Cryptocurrency mining works by using specialised computers to solve complex mathematical problems that validate and verify transactions on a blockchain. Here's a simplified step-by-step explanation of the process:
Miners compete with each other to solve a mathematical problem related to the block. The problem requires significant computational power and involves guessing a random number called a "nonce."
Miners use their computers to perform numerous calculations, trying different nonces until one of them finds a solution that meets certain criteria.
The first miner to find the correct nonce announces it to the network, proving that they have done the necessary work.
Other miners verify the solution to ensure its correctness.
Once the solution is verified, the block is added to the blockchain, and the miner who solved the problem is rewarded with newly created cryptocurrency coins as an incentive.
The transactions in the newly added block are considered confirmed and cannot be altered, providing security and immutability to the blockchain.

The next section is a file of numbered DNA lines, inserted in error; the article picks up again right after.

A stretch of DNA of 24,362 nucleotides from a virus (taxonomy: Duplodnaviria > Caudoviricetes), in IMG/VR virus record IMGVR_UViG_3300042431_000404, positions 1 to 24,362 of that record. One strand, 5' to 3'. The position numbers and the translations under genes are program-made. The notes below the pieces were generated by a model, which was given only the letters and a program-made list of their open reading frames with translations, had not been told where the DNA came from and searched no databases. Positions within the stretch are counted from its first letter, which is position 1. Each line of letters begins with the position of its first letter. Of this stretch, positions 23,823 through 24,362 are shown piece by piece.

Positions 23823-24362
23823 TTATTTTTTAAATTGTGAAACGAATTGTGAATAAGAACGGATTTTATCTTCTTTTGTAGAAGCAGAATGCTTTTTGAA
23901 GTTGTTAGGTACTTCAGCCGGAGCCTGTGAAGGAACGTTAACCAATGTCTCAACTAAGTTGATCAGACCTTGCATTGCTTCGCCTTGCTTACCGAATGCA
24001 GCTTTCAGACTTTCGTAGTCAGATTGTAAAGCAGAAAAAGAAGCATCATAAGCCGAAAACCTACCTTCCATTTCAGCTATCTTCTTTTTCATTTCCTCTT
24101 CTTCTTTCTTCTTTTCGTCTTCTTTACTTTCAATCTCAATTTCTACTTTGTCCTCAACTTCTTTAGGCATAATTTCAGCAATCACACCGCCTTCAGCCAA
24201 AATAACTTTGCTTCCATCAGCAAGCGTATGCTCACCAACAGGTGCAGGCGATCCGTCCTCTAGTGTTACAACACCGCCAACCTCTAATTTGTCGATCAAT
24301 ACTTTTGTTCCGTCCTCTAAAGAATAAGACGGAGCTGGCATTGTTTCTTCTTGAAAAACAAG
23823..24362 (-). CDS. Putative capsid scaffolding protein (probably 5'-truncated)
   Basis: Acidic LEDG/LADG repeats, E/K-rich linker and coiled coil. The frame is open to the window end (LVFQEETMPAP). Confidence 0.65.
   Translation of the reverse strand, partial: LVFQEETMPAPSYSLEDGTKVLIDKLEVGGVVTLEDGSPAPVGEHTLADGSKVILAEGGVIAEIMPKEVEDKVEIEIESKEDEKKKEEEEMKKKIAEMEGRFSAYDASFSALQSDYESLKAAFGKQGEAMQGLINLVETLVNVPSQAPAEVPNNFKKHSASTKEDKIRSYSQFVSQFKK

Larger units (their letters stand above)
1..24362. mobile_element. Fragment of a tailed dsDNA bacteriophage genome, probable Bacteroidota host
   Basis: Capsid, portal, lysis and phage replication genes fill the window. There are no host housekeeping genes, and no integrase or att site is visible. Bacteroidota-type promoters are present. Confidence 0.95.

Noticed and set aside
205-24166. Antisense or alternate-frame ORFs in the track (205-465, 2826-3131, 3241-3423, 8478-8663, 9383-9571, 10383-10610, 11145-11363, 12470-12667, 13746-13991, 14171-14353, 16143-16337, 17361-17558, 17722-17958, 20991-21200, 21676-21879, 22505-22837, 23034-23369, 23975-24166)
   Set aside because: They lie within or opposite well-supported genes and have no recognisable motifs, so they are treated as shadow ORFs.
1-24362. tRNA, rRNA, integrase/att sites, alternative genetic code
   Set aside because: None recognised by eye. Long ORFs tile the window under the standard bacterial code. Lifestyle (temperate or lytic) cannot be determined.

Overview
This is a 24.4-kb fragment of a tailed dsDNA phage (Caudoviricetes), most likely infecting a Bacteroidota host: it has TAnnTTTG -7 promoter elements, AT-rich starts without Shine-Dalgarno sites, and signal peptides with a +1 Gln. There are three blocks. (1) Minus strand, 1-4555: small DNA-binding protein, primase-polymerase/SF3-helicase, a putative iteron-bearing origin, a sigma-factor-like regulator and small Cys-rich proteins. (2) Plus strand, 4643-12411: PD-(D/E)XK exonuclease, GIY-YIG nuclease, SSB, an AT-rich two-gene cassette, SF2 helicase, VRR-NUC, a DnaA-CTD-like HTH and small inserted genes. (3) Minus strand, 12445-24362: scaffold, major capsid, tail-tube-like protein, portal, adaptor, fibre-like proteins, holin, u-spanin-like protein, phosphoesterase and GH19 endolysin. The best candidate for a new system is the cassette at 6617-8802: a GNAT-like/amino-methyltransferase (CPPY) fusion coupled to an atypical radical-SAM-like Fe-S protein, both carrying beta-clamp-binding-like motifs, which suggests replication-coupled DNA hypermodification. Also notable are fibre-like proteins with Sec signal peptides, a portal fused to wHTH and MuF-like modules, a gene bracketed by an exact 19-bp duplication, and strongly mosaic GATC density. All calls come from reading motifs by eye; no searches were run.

The process of mining continues with a new block, and miners repeat the cycle to earn more rewards and contribute to the ongoing operation of the cryptocurrency network.
It's worth noting that mining difficulty adjusts automatically to maintain a consistent block creation rate.
This ensures that new blocks are added at a predictable pace, and the average time between blocks remains relatively constant.
Additionally, different cryptocurrencies may employ different mining algorithms, such as proof-of-work (PoW) or proof-of-stake (PoS), which determine how miners are rewarded and how consensus is achieved.